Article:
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County Community Schools Program Summary

Information on County Community Schools purpose, services, outcomes, funding, students served, and results for County Community Schools.


County community schools are public schools operated by county offices of education to serve students in kindergarten through twelfth grade who are expelled from their regular schools, referred by a School Attendance Review Board (SARB) or at the request of the pupil’s parent or guardian, referred by probation (pursuant to the Welfare and Institutions Code sections 300, 601, 602, 654), on probation or parole and are not in attendance in any school, or homeless.


County community schools provide an educational placement for students who are expelled or referred by juvenile court, probation, or a SARB. County offices of education operate the county community schools and provide for the administration and operation. County community schools are typically supported by resources from caseworkers, family and community members, mental health counselors, and intensive supervision and educational guidance that fit the student’s needs to ensure that the appropriate services and educational needs of the student are met.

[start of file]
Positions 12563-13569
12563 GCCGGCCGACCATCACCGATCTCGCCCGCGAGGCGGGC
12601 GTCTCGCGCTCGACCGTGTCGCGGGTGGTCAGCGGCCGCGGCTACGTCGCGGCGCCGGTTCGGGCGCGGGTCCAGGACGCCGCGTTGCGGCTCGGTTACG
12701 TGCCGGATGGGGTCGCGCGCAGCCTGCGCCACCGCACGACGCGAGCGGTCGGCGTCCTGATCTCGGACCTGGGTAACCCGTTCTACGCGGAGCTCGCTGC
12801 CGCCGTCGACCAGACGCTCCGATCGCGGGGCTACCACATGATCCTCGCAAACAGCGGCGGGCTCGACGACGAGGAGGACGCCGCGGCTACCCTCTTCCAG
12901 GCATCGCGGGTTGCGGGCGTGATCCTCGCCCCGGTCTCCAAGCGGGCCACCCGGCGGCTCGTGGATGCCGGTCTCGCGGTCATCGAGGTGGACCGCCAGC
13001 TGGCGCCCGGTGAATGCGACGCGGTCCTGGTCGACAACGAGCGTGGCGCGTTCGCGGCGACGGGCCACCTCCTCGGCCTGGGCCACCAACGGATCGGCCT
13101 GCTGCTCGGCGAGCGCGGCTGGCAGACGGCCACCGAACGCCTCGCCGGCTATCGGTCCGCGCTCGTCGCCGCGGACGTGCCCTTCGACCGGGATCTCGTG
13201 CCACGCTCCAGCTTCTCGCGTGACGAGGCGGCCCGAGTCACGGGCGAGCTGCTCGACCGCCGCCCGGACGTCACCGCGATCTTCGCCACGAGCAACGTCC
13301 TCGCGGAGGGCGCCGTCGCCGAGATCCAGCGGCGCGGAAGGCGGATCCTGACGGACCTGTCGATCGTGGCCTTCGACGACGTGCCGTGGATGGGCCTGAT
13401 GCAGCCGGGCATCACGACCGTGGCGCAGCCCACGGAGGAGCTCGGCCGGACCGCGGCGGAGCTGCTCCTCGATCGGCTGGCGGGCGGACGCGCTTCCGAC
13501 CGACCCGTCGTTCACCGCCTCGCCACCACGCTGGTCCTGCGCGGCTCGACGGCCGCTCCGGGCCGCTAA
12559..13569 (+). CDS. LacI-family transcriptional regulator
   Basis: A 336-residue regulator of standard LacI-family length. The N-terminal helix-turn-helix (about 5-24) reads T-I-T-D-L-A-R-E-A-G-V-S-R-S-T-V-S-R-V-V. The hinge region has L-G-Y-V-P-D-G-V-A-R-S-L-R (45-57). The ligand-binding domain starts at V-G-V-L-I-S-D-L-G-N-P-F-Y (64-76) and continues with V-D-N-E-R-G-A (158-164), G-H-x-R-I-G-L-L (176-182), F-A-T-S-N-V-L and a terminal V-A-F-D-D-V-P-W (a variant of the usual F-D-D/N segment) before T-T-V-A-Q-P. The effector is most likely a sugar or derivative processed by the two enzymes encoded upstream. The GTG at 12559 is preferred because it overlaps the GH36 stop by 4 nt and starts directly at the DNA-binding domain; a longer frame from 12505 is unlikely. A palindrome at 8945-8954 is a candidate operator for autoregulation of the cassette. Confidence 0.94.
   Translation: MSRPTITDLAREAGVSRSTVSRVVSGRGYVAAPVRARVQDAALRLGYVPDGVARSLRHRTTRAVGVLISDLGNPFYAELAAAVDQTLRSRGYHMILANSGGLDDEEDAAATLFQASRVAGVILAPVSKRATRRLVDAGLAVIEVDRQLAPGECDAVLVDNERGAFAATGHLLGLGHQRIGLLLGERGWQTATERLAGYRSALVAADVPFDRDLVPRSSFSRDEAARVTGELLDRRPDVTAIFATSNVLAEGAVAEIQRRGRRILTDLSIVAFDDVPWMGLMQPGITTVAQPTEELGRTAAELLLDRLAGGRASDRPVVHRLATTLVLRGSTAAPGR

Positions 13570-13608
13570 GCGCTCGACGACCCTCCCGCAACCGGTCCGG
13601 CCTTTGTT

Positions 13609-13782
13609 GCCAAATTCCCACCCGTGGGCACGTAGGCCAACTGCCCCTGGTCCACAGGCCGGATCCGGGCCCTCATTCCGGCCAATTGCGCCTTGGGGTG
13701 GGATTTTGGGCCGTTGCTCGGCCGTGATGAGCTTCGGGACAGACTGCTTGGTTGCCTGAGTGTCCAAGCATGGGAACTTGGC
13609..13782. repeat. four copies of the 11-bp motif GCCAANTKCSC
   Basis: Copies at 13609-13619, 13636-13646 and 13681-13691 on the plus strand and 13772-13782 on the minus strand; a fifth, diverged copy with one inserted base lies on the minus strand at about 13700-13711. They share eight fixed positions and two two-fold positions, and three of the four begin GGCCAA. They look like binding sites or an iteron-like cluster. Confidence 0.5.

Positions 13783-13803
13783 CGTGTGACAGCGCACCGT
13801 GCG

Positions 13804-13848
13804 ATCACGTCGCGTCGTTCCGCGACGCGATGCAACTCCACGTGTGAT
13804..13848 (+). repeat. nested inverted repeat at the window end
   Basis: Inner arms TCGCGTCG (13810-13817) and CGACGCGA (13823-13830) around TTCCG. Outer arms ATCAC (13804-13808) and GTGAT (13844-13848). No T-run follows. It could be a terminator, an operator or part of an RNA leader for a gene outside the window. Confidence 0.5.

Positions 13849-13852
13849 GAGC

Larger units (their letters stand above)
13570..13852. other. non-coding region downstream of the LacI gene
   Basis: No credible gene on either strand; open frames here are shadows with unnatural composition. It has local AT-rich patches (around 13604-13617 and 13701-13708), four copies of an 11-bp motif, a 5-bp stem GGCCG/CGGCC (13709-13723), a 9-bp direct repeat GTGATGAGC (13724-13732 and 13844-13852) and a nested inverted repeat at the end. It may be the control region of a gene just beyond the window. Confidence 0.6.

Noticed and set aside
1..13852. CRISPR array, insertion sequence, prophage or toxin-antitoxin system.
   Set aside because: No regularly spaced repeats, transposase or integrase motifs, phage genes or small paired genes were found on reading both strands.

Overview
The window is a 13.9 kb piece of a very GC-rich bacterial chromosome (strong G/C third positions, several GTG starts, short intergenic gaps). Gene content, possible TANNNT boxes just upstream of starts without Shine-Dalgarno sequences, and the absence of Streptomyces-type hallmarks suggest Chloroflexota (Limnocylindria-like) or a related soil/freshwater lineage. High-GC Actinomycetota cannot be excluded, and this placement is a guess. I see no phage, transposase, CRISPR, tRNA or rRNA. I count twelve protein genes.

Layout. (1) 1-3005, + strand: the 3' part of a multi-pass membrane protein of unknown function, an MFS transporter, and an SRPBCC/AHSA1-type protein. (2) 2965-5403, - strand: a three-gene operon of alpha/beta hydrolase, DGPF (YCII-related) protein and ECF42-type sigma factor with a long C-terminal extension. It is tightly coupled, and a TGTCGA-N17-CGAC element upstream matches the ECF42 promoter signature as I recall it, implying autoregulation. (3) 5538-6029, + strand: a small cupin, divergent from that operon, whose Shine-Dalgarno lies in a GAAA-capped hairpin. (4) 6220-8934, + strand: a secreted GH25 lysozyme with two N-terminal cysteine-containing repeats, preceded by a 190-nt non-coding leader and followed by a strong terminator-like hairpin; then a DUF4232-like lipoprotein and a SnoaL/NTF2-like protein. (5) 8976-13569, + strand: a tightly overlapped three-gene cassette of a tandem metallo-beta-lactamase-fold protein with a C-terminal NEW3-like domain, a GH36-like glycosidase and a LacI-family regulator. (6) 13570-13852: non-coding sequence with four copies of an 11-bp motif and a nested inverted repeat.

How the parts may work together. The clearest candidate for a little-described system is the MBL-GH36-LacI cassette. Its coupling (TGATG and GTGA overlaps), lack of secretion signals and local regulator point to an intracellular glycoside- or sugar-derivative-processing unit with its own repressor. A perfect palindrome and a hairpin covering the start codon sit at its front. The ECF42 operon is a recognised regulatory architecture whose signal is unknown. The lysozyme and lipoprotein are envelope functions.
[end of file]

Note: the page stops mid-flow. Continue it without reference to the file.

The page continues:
Outcomes include: dropout prevention; recovery of out-of-school youth; increased student graduation rates for students at risk of failure of completing high school; educational, emotional, and counseling services; support for foster youth; diversion from the criminal justice system; and support for pregnant and parenting students.


Base funding for county community schools is either the base revenue rate of the referring school district or the county’s juvenile court school rate, depending on how the student was assigned to the county community school and the age of the student. The standard minimum school day for county community schools is 240 minutes of instruction. The minimum school day for pupils in attendance in approved vocational education and work experience programs is 180 minutes, which shall be calculated on the basis of the average number of minutes of attendance during not more than 10 consecutive days in which classes are conducted.


Although the California Department of Education does not have specific reports on the efficacy of county community schools, a research paper and compendium of resources entitled Zero Dropouts for California is available. This paper contains information regarding the dropout crisis; recommendations for the State, counties, districts, and the California Department of Education; and an extensive bibliography of resources.

Questions: Brian Uslan | | 916-323-2562 
Last Reviewed: Monday, November 2, 2015

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